The pressure for standards is intense.
From November Phoenix has been applied to service, with customers asked about work being fixed first time, work completed for the agreed price and recommendation to friends and family.
This attention to detail has led Marshall Honda Peterborough to enjoy a climb in CSI score from 159th in the manufacturer network in 2008 to first in 2009.
Three Marshall Honda sites were in the top 10. The Marshall Citroën business was the most improved in 2009 and its Toyota businesses were ranked first and second in the country. They had been in the bottom 10.
Gupta wants no more than four written complaints per site per year. In 2009 the average was 12. From 2008 to 2009 complaints were down 37%.
Being able to measure individual sales executives’ performance on a near real-time basis – an industry first, says Gupta – has not been without problems.
“It sends a message through our organisation that I’m prepared to put myself in the firing line and it’s what I expect of staff,” he said.
“There were some shocks when Phoenix was first introduced and we lost some salespeople, but I’m simply using data to ensure we do business properly and create a beacon of excellence for customer service.”
Gupta shares his passion for customer service with his 750 staff – as a result the company’s scores in the annual Great Place to Work survey have improved 10% year-on-year.
But does the obsession contribute to an improvement on the bottom line?
Emphatically yes, says Gupta.
January 2010 turnover was up 20% (£6 million) year-on-year. Marshall’s 2009 turnover was up 8.7%, from £408 million to £469, in a sector that suffered an average fall of 20%.
A decision to open a Volvo dealership in Nottingham and the acquisition of Francis Group in February added £50m to group turnover.
“I expect we will end 2010 with a turnover of £550m,” Gupta said.
He reveals acquisitions are planned which could push it towards £600m.
Net profit is also up year-on-year by “an eight figure sum”.
“A forecast 1.8m people will buy a car this year – that’s a lot of business to win. Our processes mean we maximise every opportunity,” Gupta said.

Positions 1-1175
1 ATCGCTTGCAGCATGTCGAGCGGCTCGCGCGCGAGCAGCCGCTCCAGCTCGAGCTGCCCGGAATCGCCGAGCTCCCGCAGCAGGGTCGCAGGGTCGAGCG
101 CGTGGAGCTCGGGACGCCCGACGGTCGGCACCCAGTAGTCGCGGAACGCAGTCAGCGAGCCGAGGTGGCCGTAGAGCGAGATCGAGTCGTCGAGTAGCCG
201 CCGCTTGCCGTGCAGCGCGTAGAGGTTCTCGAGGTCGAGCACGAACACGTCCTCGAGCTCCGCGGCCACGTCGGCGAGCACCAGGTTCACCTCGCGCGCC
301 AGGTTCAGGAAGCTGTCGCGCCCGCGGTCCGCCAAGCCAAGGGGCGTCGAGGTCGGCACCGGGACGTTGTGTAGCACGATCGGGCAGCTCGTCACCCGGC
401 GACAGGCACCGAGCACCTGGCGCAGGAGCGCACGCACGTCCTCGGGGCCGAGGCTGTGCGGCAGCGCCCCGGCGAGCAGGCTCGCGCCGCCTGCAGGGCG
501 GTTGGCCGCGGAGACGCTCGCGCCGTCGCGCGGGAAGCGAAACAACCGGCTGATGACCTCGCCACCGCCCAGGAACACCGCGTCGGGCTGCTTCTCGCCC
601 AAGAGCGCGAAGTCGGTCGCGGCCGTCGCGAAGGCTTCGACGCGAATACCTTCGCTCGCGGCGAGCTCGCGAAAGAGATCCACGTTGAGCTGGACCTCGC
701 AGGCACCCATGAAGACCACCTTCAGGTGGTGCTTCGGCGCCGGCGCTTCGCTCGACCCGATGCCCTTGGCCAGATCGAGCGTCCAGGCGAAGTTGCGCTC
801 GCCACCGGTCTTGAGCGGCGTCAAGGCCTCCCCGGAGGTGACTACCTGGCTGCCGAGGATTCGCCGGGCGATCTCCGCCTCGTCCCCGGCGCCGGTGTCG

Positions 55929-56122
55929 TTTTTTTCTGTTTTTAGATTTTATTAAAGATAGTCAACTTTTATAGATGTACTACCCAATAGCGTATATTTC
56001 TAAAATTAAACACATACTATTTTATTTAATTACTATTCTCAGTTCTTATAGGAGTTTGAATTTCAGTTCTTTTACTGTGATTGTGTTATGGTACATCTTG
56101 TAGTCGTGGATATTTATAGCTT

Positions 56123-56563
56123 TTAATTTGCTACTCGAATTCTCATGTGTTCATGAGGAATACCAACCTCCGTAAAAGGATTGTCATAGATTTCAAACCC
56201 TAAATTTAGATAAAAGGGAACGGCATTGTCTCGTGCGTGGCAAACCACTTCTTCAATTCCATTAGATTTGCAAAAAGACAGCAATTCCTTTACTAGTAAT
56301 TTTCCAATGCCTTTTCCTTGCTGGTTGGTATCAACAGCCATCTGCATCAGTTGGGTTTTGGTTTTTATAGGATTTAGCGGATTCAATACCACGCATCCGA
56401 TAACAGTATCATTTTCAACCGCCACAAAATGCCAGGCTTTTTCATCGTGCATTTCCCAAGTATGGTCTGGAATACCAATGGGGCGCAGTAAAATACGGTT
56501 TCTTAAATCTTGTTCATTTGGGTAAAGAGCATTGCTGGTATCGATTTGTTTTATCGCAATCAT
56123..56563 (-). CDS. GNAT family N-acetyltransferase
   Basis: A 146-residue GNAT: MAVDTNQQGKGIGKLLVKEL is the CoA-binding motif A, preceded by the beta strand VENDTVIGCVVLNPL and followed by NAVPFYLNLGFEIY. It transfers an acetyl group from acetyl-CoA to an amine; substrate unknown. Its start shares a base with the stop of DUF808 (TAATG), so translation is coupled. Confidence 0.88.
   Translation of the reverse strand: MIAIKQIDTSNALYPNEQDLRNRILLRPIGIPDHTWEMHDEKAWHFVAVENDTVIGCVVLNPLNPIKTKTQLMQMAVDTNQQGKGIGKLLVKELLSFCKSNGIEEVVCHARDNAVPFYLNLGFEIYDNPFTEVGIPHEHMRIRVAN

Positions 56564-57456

New acquisitions planned as group's bids to be UK's best
Marshall aims to take on a number of new franchises as well as grow the business through further acquisitions this year.
Daksh Gupta will not give details, although to any casual observer there is an obvious absence of German brands in the portfolio.
And he has no plans to drop franchises. “If we lose a franchise we are left with empty properties.
In Cambridge we have 13 franchises and 10 in Peterborough and since we own the properties it’s better to work on the businesses there to ensure profitability is good.”
The goal is to “work towards being the best retail group in the UK. Eighteen months ago I joined a company that needed to improve dramatically. We will work on the four pillars of the business: customer satisfaction, operational excellence, having the best people and building relationships with our partners,” he said.
Gupta wants to grow the business in the right locations and with the right partners, leveraging its scale, developing from a group known for its regional focus into one with a national standing – but not at any cost.
The precedents are good: 12 new businesses were added last year and each has been cash generative “from day one”.
“The historic strategy has been based on clusters of outlets such as we have in Cambridge and Peterborough, resulting in a huge market share, with 35% of the cars in Cambridge sold by Marshall.
“But, ideally I don’t want to be in competition with myself. You won’t see us adopt the cluster approach in Leicester.”
“Marshall has the best of both worlds – the combination of the processes of a plc and the culture and heritage of a privately-owned company,” says Gupta.